Case Study: Flatiron School
In October 2021, I was hired by Flatiron School as Senior Curriculum Writer for the Product Design department.
Part of my role included maintaining the current curriculum. This included communicating with students and instructors to identify modest fixes and improvements needed within existing readings, lectures, labs, and assessments.
However, an urgent problem soon caught my attention:
The job placement rate of Product Design graduates lagged far behind other disciplines.
A look at placement rates 6 months after graduation in Flatiron School’s 2022 Jobs Report painted a discouraging picture for Product Design grads:
- Data Science: 85%
- Software Engineering: 76%
- Cybersecurity: 71%
- Product Design: 50%
No matter the external factors impacting this success rate–the COVID-19 pandemic, the layoffs that struck the tech industry starting in late 2022–this number is unacceptably low.
After all, what do students want from an expensive bootcamp other than using their new abilities to land a job?
Identify the causes
In an effort to better understand the problem, my team contacted industry hiring managers who had recently interviewed Flatiron Product Design grads to reflect on candidate performance.
In addition, I interviewed all of the following to gain their perspective:
- Curriculum writers from other departments. How do their graduation requirements compare to ours? How does each discipline define “job ready”?
- Career Services. How do our graduate portfolios match employer needs? Do our job seekers have the soft skills needed for a successful search?
- Recent graduates. What sort of daily design practice do our students maintain after graduation? What expectations do grads bring to the job search?
After synthesizing the results, my team identified 3 areas for improvement.
- Create professional development content. Our program didn’t meaningfully teach soft skills. Graduates learned about LinkedIn and networking from Career Services, but this knowledge wasn't specific to the design industry.
- Emphasize presentation skills. To make our graduates more comfortable presenting case studies to hiring managers, we needed to place greater emphasis on storytelling. Students should practice presenting earlier in the program, and more often.
Require student portfolios. During the 5th and final phase of our program, students were required to build a capstone project, but not a portfolio. They were introduced to sample portfolios, tools, and best practices, and encouraged to complete their portfolio after graduation.
Unfortunately, the majority of grads either never completed their portfolio, or spent so long designing one that it severely delayed their job search.
Create professional development content
In order to inspire students to think about how to position themselves within the design industry well before they start building their portfolio, we added one day of professional development lessons to each of the first 4 program phases.
While the new professional development learnings were a collaborative effort, I was primarily responsible for creating readings guiding students on soft skills, including the following topics:
- Overcoming impostor syndrome
- Crafting an elevator pitch
- Building a resume
- Completing a LinkedIn profile
- Networking using LinkedIn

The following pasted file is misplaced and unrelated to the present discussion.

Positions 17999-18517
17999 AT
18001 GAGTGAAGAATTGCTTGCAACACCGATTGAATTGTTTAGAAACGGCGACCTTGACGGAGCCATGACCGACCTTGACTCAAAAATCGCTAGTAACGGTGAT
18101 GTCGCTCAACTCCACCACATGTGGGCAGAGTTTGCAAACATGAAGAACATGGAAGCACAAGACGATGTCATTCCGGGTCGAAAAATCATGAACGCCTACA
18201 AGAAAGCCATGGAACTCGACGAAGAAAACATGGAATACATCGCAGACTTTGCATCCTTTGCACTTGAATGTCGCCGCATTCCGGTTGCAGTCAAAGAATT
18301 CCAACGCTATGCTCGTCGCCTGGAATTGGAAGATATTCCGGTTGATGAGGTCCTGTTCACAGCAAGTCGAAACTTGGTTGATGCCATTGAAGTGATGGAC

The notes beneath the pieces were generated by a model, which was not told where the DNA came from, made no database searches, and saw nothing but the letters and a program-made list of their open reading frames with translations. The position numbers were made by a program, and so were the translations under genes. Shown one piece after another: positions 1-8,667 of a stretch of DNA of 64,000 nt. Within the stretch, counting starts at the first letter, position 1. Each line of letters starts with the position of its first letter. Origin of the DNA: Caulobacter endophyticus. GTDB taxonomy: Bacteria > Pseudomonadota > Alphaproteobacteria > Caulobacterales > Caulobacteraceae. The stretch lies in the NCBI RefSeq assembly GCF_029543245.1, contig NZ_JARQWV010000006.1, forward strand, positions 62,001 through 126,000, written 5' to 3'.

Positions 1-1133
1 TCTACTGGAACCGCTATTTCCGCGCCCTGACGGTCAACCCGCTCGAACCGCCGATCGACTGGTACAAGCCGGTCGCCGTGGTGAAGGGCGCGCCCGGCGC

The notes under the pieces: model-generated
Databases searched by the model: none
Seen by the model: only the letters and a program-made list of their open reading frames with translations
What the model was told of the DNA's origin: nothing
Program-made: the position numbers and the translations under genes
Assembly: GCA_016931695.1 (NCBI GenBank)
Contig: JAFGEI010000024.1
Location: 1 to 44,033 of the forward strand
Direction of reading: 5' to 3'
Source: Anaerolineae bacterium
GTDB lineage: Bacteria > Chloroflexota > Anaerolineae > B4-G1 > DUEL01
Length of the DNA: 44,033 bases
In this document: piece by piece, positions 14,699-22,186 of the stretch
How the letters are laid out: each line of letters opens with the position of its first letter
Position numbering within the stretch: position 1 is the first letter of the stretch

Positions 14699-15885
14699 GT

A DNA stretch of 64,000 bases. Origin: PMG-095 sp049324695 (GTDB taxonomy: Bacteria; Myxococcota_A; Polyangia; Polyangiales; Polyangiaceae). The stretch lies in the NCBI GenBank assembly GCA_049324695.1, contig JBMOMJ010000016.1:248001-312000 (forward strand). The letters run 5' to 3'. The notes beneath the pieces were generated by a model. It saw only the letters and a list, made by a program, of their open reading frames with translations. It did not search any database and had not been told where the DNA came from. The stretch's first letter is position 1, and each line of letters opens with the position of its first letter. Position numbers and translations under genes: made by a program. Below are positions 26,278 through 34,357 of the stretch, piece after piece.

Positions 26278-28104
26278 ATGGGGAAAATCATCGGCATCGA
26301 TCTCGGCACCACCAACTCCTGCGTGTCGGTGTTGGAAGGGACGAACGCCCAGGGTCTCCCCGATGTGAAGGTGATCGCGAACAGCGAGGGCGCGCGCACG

- Requesting informational interviews
My teammate Siana Altiise created Labs and discussion prompts to align with visits by Career Services to the classroom, and to ensure students were researching other designers, building their resume and LinkedIn profile, and participating in networking activities.
While the new lessons and labs pleased our Career Services team, graduate networking didn’t increasing as fast as we’d hoped. Some graduates built robust LinkedIn profiles and began building meaningful connections, but many have not, making our professional development efforts feel like a work in progress rather than a completed project.
Emphasize presentation skills
While our curriculum already contained lectures on creating and delivering presentations, our instructors felt the existing lectures on Presenting UX Decisions and Presenting UI Decisions had been created in haste and failed to inspire quality work from our students.
Improving these 2 lectures was a 3-step process.
Meet with instructors to assess current lectures
First, I met with instructors to identify strengths and weaknesses regarding student presentations, and to prioritize lessons to be taught and improvements to be made.
Primary recommendations from instructors on the Presenting UX Decisions lecture included
- Shape presentation appropriately for the audience
- Focus less on what you did, and more on what you learned
- Don’t include every design deliverable, only the ones that contribute to the story you’re telling
- Provide a meaningful conclusion that frames the type of feedback desired
For the Presenting UI Decisions lecture, instructor recommendations included
- Reference and implement existing UI patterns
- Present UI decisions as an objective solution, not a subjective choice
- Crop visual assets to draw meaningful attention to work completed
- Show evidence of verifying design choices through usability testing
The success of this meeting sparked greater collaboration between the curriculum and delivery teams. I ended up running a similar meeting every 3rd Friday, seeking instructor input on a proposed change or existing pain point.
Research best lecture design practices
My next step was to research current best practices in presentation design.
Resources such as Three principles to better present your UI designs by Tess Gadd provided valuable lessons on focusing presentations on fulfilling user needs and business goals, rather than describing visual decisions as based on arbitrary likes and dislikes.
When gathering research, I strive to keep my research documents in Notion organized so team members can instantly understand them and make use of their insights.
Design new lecture slides
The stakes were unusually high for these 2 lectures. The finished result needed to both meet objectives identified by the instructors and model a positive example for students.
When preparing the slides, I kept the words per slide to a minimum, while using speaker notes to encourage instructors to provide additional detail.
The lectures were also available in Canvas in the form of video lectures I’d recorded, in which I made sure to sound well-rehearsed, confident, and upbeat.
When designing slides, I chose visuals relevant to the text on the slide, and presented the imagery as large as possible.
The instructors loved the new lectures and described the improvements as exactly what they’d been seeking. But to better measure the impact of my team’s work, I made sure to attend student presentations at the end of each program phase as often as possible.
Storytelling and slide design did improve noticeably after the launch of the new lectures. However, students continued to fall short on one item from the instructor wish list–Provide a meaningful conclusion that frames type of feedback desired.